Chief Media Strategist David Habben at Akamai talks about the
growing impact of SVOD services on the Internet, traffic demands
and the quality of end users' experience.
Akamai Sees a Growing Future for Streaming Video On Demand
We had a chance to speak withDavid Habben, Chief Media Strategist, APJ atAkamai, about how growth in streaming video on demand, or SVOD, services will impact the Internet, traffic demands and what needs to be done to ensure that the end users' experience and levels of viewership, do not suffer.
Akamai sees that that online video consumption in Australia is increasing, combined with a greater demand for higher quality content including 4K, delivered to a growing variety of devices, and places significant pressures on the Internet, content and service providers. Currently, Akamai is delivering an average of approximately 26TB of online video per second, and expects this to rise to 1,000TB/sec by 2020. Because the Web wasn’t designed to deliver the huge amount of traffic that exists today, Australia’s readiness for SVOD services can’t be taken for granted.
Playback Viewing – Quality & Quantity
The company’s ultimate goal is a broadcast TV-like experience, completely consistent regardless of peaks and troughs of demand occurring on the network. Akamai has therefore focused on determining what it takes to deliver uninterrupted and seamless playback viewing experiences across multiple devices, including traditional ones like smartphones and desktops, and potentially in the future, the new internet-connected wearable devices like smart appliances, watches and glasses. They have also been monitoring Australia’s current comsumption of online video streaming and its projected growth in the next two to five years.
As these factors rise, so do the challenges to service providers. David feels the way to improve delivery services is through optimization, something that Akamai is well-placed to develop. The company is a cloud services provider whose content delivery network is one of the world's largest distributed computing platforms. It operates a worldwide network of servers in which it rents capacity, aiming to help customers improve website performance by distributing content from locations close to the user. Carrying out these services generates volumes of data regarding trends among users - how, when and where they are accessing the internet and what they are consuming.
“The best way to address the challenges of scale and content quality is optimisation,” David said. “An example of optimized delivery technique Akamai is working on is pre-positioning, which involves predicting in advance what a user is going to be watching next, such as remaining episodes of a television series, so that content can be downloaded to a server nearby during a quiet or off-peak period.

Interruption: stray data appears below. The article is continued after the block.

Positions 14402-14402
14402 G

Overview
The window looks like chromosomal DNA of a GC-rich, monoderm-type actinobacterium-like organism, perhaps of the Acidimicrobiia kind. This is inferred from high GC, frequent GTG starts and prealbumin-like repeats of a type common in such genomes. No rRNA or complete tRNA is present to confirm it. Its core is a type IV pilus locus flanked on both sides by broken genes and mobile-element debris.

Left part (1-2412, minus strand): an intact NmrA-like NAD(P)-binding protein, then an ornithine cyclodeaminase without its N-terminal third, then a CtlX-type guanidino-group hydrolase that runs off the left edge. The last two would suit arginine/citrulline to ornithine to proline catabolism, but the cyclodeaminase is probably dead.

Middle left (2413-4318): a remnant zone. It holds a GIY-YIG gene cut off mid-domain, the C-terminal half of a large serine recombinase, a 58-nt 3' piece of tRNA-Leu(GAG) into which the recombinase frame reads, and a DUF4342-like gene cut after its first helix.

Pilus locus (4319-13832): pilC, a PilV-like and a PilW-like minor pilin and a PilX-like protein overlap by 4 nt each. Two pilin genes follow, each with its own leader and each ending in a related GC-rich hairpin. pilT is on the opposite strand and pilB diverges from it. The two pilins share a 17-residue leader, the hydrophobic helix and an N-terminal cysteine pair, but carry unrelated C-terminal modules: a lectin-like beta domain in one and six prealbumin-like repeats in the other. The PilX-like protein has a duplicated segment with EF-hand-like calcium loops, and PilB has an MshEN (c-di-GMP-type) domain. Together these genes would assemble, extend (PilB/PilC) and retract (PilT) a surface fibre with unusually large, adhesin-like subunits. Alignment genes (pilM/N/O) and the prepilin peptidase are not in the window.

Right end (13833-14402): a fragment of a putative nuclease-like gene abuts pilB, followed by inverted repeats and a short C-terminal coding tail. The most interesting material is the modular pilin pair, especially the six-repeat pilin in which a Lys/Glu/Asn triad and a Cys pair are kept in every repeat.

Multi-casting is not such a new technique in broadcast, but is relatively new for OTT and is most useful for live-casting in situations where viewers will all be watching simultaneously. Caching in the home is a newer technique that involves pre-delivery of content to a household router. Automating this kind of caching relies on analytics to support intelligent delivery of content that user is likely to want.”
Devices and More Devices
The growing diversity of devices is about more than quantities of screens to deliver content to.
The proliferation of device types has also allowed different types of users to view varied content at different times and places. Akamai has found, found, for example, that the bigger the screen, the longer a viewer engages with a given piece of content, and younger viewers are more inclined to look at short-term, ‘snackable’ content, on mobile devices. This is why it is valuable to conduct analytics at the individual viewer-level. In general, viewers are responding well to personalization of their viewing, including sensitivity to where, when and on what screen they are accessing the internet.
The success of advertising delivery depends in part on how it is supplied. David explained, “Ads are currently supplied to viewers in two ways. In player-side intervention, the content stream is interrupted and the ad is supplied as a new stream. The player then has to go back and pick up the content stream. This often involves re-buffering in between, meaning delays for the viewer, a different quality of ad and generally a poor user experience.
“Server-side intervention, on the other hand, inserts ads into the content before it is supplied to the player. Not only does this allow the quality of the two pieces of material to arrive at the same quality without rebuffering, but it also allows more sophisticated and efficient personalization of advertising to certain viewers.”
David also said that atNAB 2015, Akamai will be discussing new possibilities for more flexible advertising options, and also the company’s research into the ‘Next Generation Network’, which will include further optimisation and new ideas for expanding delivery capacity. www.akamai.com